GARDENING / No biz like show biz: Wembley, Harrogate, Ohio - Michael Leapman on an expanding RHS

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The Independent Culture
THE Royal Horticultural Society's flower shows are among London's more sedate occasions. Held 12 times a year at its halls in Westminster for as long as anyone can remember, they attract an overwhelmingly middle-class audience. Women in sensible suits, up in town for the day, rub well-bred shoulders with green-fingered civil servants dashing in for a browse in their lunch-hour. The heady scent of perfect blooms mingles with the orderly hum of conversation on the finer points of growing carnations, clematis or cineraria.

Yet if you plan to head to Westminster today or tomorrow, hoping to catch the last two days of the RHS spring show, you are in for a disappointment. It has moved to the distinctly more torrid atmosphere of Wembley Arena, as part of the busy razzmatazz of the first International Spring Gardening Fair. It is organised by the newspaper publishers News International, whose skilful advance promotion is ensuring a strong attendance of Sun readers, in addition to the regulars who favour the Independent, Telegraph and Times.

Nor is this all. This year the RHS is taking on a clutch of new commitments. For the June show, Westminster stalwarts will have to go to the National Exhibition Centre in Birmingham, where it will be part of the first BBC Gardeners' World Live.

The society is also, for the first time, helping to run the spring and Great Autumn flower shows in Harrogate, and has taken over from British Rail as the organiser of the large Hampton Court show in July. Finally, in its transatlantic debut, it is lending its expertise to a show in Ohio.

If the RHS were a normal commercial business, analysts would be tut-tutting about the dangers of such growth. But Stephen Bennett, its shows director, is confident it can cope. 'We did ask the BBC to let us wait a year before starting Birmingham, to let us absorb Wembley, but they wouldn't,' he admits. 'Some competitors may feel the strain, but there is a long way to go before we saturate the available exhibiting talent. As for the public, it seems they can't get too many shows.'

Most exhibitors welcome the big venues. Walter Adams, a partner at Hazeldene Nurseries in Maidstone, Kent, has stands at about 40 shows a year. 'We should do better at Wembley than at Westminster but it's an unknown quantity,' he says. 'If it isn't worth it we shan't go again - I've dropped a couple of shows this year that were no good last time.'

Charles Williams, of Burncoose and Southdown Nurseries at Redruth, Cornwall, takes the same approach. 'There are a lot of contributory factors to what makes a show worth supporting,' he says. 'The weather is one, and where your stand is can be important. But if the NEC and Wembley are going to be anything like Hampton Court, we can't afford to stay away.'

Compare the attendance figures for a normal Westminster show with those for Wembley and you will see why the chance to get involved in the new venture was one the RHS could not refuse. By the time the doors close there tomorrow evening, some 200,000 gardeners may have passed through them over the five days. At the two-day Westminster shows the attendance has never gone above 18,000, with 10,000 as the average.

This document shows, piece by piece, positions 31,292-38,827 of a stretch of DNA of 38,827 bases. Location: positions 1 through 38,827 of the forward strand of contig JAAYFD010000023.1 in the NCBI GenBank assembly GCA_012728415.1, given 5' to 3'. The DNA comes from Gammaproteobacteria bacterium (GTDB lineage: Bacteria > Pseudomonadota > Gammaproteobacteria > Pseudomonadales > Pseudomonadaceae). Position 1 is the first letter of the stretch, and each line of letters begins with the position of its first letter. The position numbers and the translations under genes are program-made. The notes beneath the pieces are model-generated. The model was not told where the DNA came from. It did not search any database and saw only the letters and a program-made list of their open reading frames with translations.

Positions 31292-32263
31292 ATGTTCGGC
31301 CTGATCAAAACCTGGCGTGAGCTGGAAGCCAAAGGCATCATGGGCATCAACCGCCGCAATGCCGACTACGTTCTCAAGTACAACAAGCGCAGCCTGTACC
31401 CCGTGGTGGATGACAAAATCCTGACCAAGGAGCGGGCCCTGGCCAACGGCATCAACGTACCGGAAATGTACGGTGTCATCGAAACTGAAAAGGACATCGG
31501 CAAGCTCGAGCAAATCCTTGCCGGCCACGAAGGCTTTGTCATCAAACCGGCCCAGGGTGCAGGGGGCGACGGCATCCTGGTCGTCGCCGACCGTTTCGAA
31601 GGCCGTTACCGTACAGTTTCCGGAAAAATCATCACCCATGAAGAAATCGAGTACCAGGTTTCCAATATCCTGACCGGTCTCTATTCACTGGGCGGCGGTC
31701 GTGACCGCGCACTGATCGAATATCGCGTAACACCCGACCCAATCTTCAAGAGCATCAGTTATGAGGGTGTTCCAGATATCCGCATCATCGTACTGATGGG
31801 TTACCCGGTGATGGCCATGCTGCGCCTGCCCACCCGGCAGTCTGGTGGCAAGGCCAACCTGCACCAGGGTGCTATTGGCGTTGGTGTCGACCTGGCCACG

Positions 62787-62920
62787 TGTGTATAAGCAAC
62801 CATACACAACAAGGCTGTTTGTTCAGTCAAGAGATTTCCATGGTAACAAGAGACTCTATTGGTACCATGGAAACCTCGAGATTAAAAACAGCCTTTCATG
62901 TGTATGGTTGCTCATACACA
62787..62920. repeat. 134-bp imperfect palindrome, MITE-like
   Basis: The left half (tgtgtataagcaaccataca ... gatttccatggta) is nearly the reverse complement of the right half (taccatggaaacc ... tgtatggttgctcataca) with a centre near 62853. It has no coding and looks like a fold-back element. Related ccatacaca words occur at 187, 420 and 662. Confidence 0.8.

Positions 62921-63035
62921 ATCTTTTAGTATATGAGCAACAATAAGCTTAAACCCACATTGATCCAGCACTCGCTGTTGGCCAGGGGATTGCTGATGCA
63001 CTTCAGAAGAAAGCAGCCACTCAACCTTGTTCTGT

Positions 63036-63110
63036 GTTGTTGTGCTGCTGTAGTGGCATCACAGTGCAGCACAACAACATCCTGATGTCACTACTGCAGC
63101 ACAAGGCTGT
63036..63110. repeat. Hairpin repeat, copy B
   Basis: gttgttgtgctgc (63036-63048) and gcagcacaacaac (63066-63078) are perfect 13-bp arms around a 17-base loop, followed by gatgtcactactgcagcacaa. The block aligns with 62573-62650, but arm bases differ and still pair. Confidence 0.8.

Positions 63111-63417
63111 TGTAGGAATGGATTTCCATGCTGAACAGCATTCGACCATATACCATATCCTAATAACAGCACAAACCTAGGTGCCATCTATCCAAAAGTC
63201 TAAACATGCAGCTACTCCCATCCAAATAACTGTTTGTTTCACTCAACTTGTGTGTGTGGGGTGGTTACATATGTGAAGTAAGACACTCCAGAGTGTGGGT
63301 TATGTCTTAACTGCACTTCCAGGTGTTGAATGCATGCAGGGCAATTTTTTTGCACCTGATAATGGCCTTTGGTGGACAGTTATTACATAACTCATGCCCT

These new commitments are part of a strategy driven by the regional imbalance of the society's membership. In the mid-Eighties, 80 per cent of members lived in South-east England. This was scarcely surprising, since nearly all the benefits of membership - the Wisley garden, the Westminster shows, Chelsea - were in and around London. Since then membership has doubled, and continues to increase by some 20 per cent a year. The figure for the South- east is now around 60 per cent.

The involvement in the Harrogate shows was at the request of the North of England Horticultural Society, which had run them on its own for years. West Country and West Midlands members are now served by the new garden at Rosemoor, Devon; by the involvement in the Malvern Spring Gardening Show; by the RHS centre at the Pershore College of Horticulture in Worcestershire; and now by the NEC show.

But because membership in the South-east has continued to expand as well, members need more facilities there. One of the motives for getting involved in Wembley was to take pressure off the Chelsea show in May, where admission is now by pre-booked ticket only and limited to 170,000 visitors over the four days. Hampton Court will also benefit South-east members, as will the new RHS garden, Hyde Hall in Essex.

It is a vicious circle - or a benign one, depending on whether you think membership is infinitely expandable. Sir Simon Hornby, due to become RHS president next year, has already expressed doubts on the matter, and Stephen Bennett, too, has his reservations.

'We do get concerned when a particular venue or region reaches what we regard as saturation,' he says. 'You can reach a point where you have more members than you can effectively service. At that point you need to add more shows and gardens. Without Wembley and Hyde Hall, the facilities at Westminster and Wisley would get oversubscribed - as Chelsea does.'

International Spring Gardening Fair, Wembley Conference Centre. Today, 9.30am-7.30pm, tomorrow 9.30am-5.30pm (exhibits sold off from 3.30pm). Admission pounds 9 for RHS members, pounds 12 for non-members, cheaper after 4pm. For dates of other RHS shows, ring 24-hour recorded information line on 071-828 1744.

(Photograph omitted)